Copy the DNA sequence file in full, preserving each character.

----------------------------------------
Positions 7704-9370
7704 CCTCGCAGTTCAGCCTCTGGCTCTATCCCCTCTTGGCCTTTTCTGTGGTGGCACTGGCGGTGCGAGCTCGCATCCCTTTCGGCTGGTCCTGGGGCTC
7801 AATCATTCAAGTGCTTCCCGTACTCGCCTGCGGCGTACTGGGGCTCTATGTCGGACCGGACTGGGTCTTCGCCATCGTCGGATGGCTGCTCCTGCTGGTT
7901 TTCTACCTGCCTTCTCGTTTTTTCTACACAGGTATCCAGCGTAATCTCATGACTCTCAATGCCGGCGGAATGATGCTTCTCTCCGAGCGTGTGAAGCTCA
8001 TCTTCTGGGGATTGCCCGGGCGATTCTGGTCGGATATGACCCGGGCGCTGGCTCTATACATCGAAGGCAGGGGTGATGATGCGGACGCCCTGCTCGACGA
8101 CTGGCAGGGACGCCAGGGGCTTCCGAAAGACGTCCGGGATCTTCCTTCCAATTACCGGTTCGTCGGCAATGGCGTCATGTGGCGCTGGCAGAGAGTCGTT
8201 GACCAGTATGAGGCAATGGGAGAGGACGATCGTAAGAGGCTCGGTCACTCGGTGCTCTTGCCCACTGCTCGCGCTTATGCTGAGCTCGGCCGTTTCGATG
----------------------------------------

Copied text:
Positions 7704-9370
7704 CCTCGCAGTTCAGCCTCTGGCTCTATCCCCTCTTGGCCTTTTCTGTGGTGGCACTGGCGGTGCGAGCTCGCATCCCTTTCGGCTGGTCCTGGGGCTC
7801 AATCATTCAAGTGCTTCCCGTACTCGCCTGCGGCGTACTGGGGCTCTATGTCGGACCGGACTGGGTCTTCGCCATCGTCGGATGGCTGCTCCTGCTGGTT
7901 TTCTACCTGCCTTCTCGTTTTTTCTACACAGGTATCCAGCGTAATCTCATGACTCTCAATGCCGGCGGAATGATGCTTCTCTCCGAGCGTGTGAAGCTCA
8001 TCTTCTGGGGATTGCCCGGGCGATTCTGGTCGGATATGACCCGGGCGCTGGCTCTATACATCGAAGGCAGGGGTGATGATGCGGACGCCCTGCTCGACGA
8101 CTGGCAGGGACGCCAGGGGCTTCCGAAAGACGTCCGGGATCTTCCTTCCAATTACCGGTTCGTCGGCAATGGCGTCATGTGGCGCTGGCAGAGAGTCGTT
8201 GACCAGTATGAGGCAATGGGAGAGGACGATCGTAAGAGGCTCGGTCACTCGGTGCTCTTGCCCACTGCTCGCGCTTATGCTGAGCTCGGCCGTTTCGATG